This is a view of the same uterus, from below. Here the urethral connection of the bladder can be seen clearly (the bladder is again displaced to the left), and the body and horns of the uterus are more clearly differentiated from the broad ligament.
In this image, the bladder, fat and broad ligament have been stripped away, clearly revealing the uterine body and horns.
Here the cervix is clearly exposed, and can be seen as the raised section between
the forefinger and thumb of the hand.
In this image, the insemination pipette is seen being introduced through the cervix from the vagina, although the vagina itself has been removed. Note the index finger is introduced slightly (up to almost the first knuckle), and is being used to guide the pipette into and through the cervix, as it would when carrying out an insemination.
On the left can be seen the different textures of the uterine/cervical/vaginal tissue. The darker section at the top is the endometrium, the light section in the middle of the image is the cervix, and the lower section is the vagina.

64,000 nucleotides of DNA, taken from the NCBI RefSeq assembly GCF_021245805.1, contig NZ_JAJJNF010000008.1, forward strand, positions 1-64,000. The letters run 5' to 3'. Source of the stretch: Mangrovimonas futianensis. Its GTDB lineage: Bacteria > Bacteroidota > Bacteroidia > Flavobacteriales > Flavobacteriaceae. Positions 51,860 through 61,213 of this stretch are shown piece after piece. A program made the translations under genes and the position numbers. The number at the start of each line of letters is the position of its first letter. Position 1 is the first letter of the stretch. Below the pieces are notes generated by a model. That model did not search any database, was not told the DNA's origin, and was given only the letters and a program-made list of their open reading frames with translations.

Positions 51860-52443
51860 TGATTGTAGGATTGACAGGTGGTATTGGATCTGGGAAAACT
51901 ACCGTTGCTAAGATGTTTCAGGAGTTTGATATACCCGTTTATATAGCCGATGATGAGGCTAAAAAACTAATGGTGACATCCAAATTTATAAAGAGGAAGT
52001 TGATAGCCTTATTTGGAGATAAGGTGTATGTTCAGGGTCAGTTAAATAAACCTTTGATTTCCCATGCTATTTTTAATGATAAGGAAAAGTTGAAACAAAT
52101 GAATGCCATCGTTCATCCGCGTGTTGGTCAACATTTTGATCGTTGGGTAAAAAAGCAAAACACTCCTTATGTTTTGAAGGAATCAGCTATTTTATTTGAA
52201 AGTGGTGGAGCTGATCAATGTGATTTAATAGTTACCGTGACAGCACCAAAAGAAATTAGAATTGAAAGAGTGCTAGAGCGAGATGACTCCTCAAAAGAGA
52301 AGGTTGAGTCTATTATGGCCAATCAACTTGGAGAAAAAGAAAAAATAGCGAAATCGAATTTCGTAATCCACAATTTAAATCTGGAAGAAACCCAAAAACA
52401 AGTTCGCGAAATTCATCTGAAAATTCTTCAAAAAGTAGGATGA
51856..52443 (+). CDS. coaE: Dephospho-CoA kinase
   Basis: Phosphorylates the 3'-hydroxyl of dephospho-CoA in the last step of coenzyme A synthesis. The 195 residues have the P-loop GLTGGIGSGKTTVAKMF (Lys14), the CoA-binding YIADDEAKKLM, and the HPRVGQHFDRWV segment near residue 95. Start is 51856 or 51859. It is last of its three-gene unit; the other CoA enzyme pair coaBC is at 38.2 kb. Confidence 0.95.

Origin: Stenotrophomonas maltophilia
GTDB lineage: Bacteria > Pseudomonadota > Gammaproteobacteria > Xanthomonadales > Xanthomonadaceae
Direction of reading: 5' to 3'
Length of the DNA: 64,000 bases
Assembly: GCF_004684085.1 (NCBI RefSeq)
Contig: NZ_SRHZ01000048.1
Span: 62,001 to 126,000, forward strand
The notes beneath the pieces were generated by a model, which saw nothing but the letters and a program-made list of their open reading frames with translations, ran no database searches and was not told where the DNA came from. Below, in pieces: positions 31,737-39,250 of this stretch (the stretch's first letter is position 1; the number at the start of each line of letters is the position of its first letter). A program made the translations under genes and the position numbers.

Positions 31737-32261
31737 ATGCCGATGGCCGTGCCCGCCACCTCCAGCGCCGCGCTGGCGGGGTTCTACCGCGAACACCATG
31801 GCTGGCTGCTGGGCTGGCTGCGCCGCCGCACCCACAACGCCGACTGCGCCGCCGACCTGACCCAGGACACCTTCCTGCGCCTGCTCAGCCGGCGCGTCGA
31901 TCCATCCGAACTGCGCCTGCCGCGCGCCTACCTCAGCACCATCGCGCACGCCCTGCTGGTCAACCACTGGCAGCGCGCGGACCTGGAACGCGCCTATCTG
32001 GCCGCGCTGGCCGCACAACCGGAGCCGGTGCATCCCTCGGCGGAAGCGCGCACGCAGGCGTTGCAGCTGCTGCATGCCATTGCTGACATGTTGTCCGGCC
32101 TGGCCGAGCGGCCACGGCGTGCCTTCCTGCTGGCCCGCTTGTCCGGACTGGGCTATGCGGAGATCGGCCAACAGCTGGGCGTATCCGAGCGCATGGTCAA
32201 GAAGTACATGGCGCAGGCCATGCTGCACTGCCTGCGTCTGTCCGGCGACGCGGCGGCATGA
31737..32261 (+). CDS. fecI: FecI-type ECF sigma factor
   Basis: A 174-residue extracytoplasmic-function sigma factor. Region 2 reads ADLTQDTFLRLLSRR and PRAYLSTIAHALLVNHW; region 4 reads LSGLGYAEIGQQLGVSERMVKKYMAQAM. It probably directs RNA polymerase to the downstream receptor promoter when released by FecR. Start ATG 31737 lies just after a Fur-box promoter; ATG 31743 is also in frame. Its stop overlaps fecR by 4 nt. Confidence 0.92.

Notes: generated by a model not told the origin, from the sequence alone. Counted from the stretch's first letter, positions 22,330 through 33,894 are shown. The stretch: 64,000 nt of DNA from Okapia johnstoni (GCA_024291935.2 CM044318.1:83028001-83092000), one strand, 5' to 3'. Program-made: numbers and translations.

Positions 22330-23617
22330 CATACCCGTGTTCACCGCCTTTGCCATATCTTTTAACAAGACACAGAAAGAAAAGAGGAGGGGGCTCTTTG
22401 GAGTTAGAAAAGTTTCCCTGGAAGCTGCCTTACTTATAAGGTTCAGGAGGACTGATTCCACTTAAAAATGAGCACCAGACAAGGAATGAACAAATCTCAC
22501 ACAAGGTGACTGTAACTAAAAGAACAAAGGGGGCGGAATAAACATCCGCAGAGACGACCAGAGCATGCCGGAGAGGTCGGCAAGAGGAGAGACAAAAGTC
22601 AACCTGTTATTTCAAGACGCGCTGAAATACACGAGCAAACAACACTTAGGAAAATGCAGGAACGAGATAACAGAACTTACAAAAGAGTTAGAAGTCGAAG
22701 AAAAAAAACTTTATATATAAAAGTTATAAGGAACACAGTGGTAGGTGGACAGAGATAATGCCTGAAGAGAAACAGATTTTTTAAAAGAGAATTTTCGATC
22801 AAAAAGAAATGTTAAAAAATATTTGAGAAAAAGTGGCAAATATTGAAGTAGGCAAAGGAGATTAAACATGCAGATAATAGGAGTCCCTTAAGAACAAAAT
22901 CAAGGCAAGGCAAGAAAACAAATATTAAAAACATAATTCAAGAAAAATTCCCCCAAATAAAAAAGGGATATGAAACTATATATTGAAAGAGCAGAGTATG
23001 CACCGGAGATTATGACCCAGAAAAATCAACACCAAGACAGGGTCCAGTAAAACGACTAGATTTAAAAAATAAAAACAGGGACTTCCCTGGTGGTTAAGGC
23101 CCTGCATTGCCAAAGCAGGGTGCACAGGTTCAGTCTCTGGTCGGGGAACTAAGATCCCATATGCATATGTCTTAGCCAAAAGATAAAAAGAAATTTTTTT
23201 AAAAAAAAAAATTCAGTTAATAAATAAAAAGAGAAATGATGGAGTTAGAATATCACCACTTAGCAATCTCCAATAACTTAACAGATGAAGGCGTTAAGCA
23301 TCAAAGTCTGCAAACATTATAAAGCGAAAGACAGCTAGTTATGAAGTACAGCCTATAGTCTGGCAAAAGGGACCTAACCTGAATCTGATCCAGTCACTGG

The ovary (seen on the right) is roughly kidney-shaped, with the depression in the center of the lower side being the ovulation fossa, where the ova evacuated from the follicle (which "implodes" rather than "explodes" upon ovulation), exits on its way to the uterus after ovulation. The follicle shown here outlined in red is approximately 2 cm, the size being measured from the outer surface to the innermost extent (in this image therefore, from left to right). As a result, ultrasound is the only truly accurate method for establishing follicular size. Determination of size by rectal palpation relies on the assumption that the follicle is spherical in shape, and although this is often the case, it is not always so. Even if the follicle is spherical, it is difficult to determine the exact edge when using palpation. On the other hand, rectal palpation is of value in many cases to determine how close to ovulation the mare is, as the consistency of the follicle typically softens dramatically close to ovulation, and this can be established using palpation with greater touch sensation. Ultrasound may detect either a "tear-shaping"; or a thickening of the outer membrane of the follicle, both signs of impending ovulation, but these signs are not always present.